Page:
Most zebras are considered nomadic, without specific territories, except the Grevy’s zebra who mark their territories with urine and dung. Zebras communicate with each other with sounds and facial expressions. Zebras make loud braying or barking sounds and soft snorting or whuffling sounds.
The position of a Zebras ears and how wide open their eyes are and whether their mouths are open or their teeth are bared, all mean something. For example, when their ears are laid flat in a backwards position it means they mean business or to the other members of the group – ‘you had better follow orders’.
Social grooming also produces bonds between the mares. Zebras will use their teeth and lips to nibble along the neck, shoulders and backs of their grooming partners. Most grooming partners are friendly mares, mares and foals or siblings. Grooming also helps ease aggression and confirm social status within the groups.
Zebras tend to be more active during daylight. They spend their nights on short pastures where it is relatively safe from predator ambush. During the night, they will graze an hour or so at a time and move around very little. Other zebras sleep soundly, however, there is always one standing alert and on guard.
At daybreak in warm weather, zebra herds begin filing to pastures of longer grass and may cover many miles before settling for another night. Mass movements between pastures and sleeping grounds and to water at midday, are also peaks of social activity.
Zebras like to associate with other animals such as baboons, giraffes, impala and kudu, however, the most common association is between the zebra and the wildebeest. Unlike their closest relatives, horses and donkeys, zebras have not been truly domesticated.
Zebra foals are born after an 11 to 12 month gestation period. The young zebra is able to stand shortly after birth and able to walk within 15 minutes of birth and can run after only an hour.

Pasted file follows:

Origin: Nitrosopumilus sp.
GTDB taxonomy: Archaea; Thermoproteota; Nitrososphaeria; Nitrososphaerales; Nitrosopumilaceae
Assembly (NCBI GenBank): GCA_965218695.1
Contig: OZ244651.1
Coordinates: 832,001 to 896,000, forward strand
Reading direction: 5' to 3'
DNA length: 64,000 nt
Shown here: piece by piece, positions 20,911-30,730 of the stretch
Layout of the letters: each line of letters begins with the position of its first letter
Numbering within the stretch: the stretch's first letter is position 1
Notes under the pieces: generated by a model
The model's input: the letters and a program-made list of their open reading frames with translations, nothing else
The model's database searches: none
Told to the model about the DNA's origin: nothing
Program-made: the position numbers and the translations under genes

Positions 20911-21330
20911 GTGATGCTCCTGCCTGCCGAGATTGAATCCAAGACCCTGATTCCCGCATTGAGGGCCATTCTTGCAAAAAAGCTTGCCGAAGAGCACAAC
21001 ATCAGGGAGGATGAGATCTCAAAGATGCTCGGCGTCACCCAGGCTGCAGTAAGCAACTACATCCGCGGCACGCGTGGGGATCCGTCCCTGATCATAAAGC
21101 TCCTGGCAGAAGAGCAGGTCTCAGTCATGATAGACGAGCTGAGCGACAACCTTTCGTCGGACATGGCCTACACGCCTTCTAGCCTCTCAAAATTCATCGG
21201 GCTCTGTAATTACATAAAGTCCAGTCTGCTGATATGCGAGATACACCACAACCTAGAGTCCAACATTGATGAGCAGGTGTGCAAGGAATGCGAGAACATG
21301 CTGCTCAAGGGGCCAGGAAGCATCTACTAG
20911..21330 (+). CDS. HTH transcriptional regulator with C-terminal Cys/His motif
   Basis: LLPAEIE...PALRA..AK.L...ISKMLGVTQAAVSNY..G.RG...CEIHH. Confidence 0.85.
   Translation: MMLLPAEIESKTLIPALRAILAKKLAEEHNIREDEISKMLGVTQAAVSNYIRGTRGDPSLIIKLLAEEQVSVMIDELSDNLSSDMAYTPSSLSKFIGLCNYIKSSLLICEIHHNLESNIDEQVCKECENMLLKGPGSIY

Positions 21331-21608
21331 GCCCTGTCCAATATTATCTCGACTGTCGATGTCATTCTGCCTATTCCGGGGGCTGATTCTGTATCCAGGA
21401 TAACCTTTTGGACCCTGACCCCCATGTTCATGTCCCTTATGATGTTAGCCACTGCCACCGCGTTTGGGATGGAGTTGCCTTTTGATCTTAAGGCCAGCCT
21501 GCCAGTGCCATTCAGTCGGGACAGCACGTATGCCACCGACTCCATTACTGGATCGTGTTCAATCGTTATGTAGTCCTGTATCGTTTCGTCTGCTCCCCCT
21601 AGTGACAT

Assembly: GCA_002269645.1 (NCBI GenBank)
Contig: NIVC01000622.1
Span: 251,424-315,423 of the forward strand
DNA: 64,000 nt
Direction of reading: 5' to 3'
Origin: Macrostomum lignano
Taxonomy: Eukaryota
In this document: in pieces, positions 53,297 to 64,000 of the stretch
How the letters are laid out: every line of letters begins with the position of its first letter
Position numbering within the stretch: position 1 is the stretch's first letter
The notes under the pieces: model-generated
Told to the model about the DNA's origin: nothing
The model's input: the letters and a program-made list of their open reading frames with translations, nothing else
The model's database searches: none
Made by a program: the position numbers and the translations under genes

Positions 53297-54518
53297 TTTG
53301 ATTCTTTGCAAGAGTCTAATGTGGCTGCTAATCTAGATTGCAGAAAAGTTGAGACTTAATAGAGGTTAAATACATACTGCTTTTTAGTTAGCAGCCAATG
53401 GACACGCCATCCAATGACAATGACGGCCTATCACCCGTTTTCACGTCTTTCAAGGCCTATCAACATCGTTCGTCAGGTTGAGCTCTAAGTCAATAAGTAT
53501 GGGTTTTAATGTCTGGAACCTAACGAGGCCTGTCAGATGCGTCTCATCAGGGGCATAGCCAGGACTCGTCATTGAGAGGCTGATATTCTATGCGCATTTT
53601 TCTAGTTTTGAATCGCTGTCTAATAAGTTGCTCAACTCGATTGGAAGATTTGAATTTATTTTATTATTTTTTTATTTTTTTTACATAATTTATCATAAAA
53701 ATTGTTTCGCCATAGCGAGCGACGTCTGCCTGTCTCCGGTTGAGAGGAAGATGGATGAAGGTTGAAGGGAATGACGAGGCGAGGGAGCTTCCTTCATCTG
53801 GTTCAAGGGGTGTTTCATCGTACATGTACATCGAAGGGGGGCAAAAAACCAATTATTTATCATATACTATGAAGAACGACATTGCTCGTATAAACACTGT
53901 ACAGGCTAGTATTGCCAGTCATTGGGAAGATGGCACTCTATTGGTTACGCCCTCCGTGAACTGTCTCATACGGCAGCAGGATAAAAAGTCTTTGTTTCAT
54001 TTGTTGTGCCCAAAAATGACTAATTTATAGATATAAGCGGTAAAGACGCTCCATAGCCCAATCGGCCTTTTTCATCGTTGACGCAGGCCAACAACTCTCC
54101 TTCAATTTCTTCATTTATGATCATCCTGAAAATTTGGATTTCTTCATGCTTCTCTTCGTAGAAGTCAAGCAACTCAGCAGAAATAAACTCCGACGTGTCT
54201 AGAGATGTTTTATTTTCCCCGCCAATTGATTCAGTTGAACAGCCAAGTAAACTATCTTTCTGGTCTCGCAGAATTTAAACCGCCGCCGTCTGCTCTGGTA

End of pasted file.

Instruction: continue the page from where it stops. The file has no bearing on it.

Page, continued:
Newborns have a mane down the back to the tail and are brown, black and white. Zebra foals begin to change to adult coloration after 4 months. Although a foal may graze within a week of birth, they continue to suckle for up to 16 months. The average infant mortality is about 50%, mostly due to predation by lions and spotted hyena.
There are three live species of zebra, with several subspecies. The fourth one, the Quagga Zebra (Equus quagga quagga), is extinct. However, aims to reintroduce the Quagga Zebra have been attempted by selective breeding on the ‘Quagga Project’ started by Reinhold Rau in South Africa. It was reported that the third and fourth generations of the project have produced animals which look very much like the depictions and preserved specimens of the Quagga.
Out of the 3 main zebras species, it is the Grevy’s Zebra (Equus grevyi) which is the largest and has many more narrower stripes than the other 2. The Grevy’s Zebra has a long, narrow head making it appear rather mule-like. Read more….
The Plains Zebra (Equus quagga, formerly Equus burchelli) is the most common zebra. The Plains Zebra has or had about twelve subspecies distributed across much of southern and eastern Africa. Read more….
The Mountain Zebra (Equus zebra) is the smallest zebra. You can tell this zebra from the others by its unpatterned white underbelly and the dewlap on its upper throat. The Mountain Zebra of southwest Africa tends to have a sleek coat and narrower stripes than the Plains Zebra. Read more….
The zebras main predators are lions and other big cats, hyenas, wild dogs and man who hunt them for their hides and flesh.